In numerous posts I have slammed Pope Francis for his anti-gay batshitery while praising his pronouncements on wealth disparity and climate change. The man, in short, confounds me, and it seems many others. A piece in Religion Dispatches voices the same frustrations that I have and continue to experience. Here are highlights:
Pope Francis confounds me. How can a man who is so eloquent and obviously heartfelt when he talks about global poverty and injustice and income inequality start spouting such a collection of reheated papal clichés and utter nonsense when he starts talking about women and sex?
His just-concluded trip to the Philippines was a virtual festival of such comments, some planned and some obviously off-the-cuff–and some even directly contradictory–but most just downright confounding.
In one of the impromptu inflight press conferences for which he has become famous, Francis told reporters in one breath that “[s]ome think that … in order to be good Catholics we have to be like rabbits” but that Catholics should practice “responsible parenthood.”
Some saw this as a breath of fresh air or a major breakthrough for the Vatican. But who in the twenty-first century thinks Catholics “breed like rabbits”? That’s an offensive stereotype of Catholics that went out of date in the 1950s, when most Catholic women got on board with contraception—which the Catholic Church bans.
And he made his comments after saying Catholics shouldn’t use birth control and while criticizing a woman who was pregnant for the eighth time and facing a cesarean section: “Does she want to leave the seven orphans?,” he said, adding, “That is an irresponsibility."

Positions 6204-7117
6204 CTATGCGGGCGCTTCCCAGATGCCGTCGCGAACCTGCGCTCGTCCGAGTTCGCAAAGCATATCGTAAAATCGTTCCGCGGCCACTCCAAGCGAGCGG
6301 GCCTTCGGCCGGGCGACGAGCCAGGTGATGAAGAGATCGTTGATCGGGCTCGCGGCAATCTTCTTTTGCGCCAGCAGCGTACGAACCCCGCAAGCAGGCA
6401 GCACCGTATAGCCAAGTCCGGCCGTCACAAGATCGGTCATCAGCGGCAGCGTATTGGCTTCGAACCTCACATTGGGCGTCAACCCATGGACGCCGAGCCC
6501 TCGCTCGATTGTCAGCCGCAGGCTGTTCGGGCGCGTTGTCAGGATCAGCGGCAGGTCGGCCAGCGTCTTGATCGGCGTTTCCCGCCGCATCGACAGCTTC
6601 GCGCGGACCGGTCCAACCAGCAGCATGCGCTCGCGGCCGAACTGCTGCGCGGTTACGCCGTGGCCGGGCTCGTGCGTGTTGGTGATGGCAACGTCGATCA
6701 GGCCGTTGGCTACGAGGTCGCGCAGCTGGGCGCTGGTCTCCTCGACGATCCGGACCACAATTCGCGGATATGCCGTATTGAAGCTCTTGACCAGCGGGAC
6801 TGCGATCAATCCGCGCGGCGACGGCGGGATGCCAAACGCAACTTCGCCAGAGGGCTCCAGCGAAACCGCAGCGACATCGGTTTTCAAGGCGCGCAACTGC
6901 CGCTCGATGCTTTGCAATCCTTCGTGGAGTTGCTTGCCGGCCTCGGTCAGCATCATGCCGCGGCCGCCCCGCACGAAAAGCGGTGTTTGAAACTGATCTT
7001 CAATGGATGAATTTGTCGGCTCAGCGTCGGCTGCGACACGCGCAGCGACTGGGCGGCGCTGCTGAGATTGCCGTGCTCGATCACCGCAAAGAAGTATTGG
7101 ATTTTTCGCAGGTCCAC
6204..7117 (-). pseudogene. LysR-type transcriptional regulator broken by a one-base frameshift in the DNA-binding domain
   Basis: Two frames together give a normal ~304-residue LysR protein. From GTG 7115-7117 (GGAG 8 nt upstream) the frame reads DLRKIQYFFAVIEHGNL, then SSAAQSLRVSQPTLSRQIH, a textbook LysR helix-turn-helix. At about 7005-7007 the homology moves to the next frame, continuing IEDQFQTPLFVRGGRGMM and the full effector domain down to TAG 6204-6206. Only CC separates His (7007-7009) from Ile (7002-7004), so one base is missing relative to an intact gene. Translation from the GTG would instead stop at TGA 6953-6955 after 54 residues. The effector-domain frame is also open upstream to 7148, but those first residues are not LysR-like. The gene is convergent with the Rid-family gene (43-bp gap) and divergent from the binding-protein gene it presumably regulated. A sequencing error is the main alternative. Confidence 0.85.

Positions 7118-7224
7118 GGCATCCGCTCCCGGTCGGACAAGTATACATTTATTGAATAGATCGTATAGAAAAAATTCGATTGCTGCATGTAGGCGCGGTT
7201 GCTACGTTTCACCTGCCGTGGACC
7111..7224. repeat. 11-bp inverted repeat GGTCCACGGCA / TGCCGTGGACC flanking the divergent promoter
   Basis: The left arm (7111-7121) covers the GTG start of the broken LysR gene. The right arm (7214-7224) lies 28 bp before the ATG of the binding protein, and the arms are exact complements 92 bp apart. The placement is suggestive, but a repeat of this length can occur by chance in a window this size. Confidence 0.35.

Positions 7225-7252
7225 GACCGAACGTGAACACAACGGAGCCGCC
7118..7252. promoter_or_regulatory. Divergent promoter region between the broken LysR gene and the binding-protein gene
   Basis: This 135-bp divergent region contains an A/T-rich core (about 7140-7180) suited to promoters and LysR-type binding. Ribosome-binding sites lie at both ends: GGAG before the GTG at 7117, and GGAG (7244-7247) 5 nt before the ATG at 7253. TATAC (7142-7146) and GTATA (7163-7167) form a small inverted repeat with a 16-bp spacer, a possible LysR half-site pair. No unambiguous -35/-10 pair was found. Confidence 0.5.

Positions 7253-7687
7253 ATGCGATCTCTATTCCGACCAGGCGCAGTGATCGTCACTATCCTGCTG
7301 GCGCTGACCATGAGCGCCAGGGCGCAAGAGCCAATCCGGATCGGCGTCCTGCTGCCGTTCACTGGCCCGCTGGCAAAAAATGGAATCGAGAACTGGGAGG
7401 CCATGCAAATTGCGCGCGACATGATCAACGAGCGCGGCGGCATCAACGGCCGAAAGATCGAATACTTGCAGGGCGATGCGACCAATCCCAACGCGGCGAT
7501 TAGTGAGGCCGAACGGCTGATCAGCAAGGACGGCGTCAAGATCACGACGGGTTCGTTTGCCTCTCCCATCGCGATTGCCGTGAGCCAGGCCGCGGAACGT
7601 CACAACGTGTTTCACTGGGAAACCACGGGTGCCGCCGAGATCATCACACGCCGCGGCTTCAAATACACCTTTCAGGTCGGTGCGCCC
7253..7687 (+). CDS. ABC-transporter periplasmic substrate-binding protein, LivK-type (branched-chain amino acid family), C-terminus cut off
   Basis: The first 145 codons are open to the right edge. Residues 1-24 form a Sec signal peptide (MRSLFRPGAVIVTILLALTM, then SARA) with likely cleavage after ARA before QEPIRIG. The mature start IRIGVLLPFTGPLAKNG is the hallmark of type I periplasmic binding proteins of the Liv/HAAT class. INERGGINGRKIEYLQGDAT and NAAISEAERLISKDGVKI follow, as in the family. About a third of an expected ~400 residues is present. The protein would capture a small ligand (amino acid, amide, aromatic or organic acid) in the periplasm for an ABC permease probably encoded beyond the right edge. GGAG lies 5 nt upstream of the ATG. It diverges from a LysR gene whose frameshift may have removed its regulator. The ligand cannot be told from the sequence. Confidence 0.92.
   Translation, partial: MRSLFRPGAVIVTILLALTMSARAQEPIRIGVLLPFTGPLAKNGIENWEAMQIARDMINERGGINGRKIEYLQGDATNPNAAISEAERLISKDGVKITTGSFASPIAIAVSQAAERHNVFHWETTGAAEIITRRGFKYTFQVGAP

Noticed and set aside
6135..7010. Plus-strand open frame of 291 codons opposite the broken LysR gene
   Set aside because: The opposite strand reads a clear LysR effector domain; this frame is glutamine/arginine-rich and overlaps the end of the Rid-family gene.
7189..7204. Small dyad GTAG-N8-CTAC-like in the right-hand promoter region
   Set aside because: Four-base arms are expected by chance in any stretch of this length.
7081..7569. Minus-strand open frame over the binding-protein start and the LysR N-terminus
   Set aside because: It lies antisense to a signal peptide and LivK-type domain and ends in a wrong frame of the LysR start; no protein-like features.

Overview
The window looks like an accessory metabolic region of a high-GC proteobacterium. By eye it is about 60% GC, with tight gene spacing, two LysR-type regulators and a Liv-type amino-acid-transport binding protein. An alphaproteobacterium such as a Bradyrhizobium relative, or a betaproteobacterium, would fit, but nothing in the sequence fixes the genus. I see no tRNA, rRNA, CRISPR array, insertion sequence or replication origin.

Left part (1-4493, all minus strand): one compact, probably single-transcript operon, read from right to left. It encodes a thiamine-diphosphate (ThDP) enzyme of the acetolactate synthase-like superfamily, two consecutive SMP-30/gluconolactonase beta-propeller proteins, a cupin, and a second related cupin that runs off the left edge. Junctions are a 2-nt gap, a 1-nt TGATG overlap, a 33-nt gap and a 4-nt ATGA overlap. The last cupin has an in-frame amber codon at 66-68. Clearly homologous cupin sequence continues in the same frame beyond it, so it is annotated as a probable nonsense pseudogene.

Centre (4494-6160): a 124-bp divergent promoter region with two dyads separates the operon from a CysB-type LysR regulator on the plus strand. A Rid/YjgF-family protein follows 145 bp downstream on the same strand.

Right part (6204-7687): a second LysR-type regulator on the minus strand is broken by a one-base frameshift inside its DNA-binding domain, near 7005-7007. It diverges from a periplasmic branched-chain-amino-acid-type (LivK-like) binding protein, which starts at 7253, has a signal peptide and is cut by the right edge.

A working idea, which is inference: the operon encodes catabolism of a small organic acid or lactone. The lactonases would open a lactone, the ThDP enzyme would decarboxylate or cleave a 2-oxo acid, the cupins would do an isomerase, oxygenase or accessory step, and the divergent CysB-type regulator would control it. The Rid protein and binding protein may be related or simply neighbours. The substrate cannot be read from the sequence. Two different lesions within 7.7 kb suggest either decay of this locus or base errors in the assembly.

So she’s irresponsible for getting pregnant eight times because she not using the contraception that you say she can’t use? . . . . Francis doesn’t seem to have the foggiest notion that the reason most people don’t use natural family planning is that it’s not reliable. It’s how you end up pregnant eight times.
In case this sounds familiar, it was a favorite theme of Pope John Paul II, who blasted efforts to expand access to family planning for women in the developing world as “contraceptive imperialism.” During the run-up to the historic 1994 Cairo Conference on Population and Development, which John Paul bitterly objected to for its emphasis on reproductive health care, all the Catholic cardinals met at the Vatican to denounce the conference as “cultural imperialism.”
The irony here is that the Philippines recently liberalized access to contraception that had been blocked by the Catholic bishops of the country in concert with the Aquino administration for more than a decade. The Reproductive Health law that restored government-financed family planning services was popularly supported by Filipinos but stymied for years by the politically powerful Catholic bishops. Who exactly was doing the colonizing here?
Women do have a lot of things to say in today’s society–like they want to use birth control to plan their families responsibly. To bad Pope Francis can’t hear them.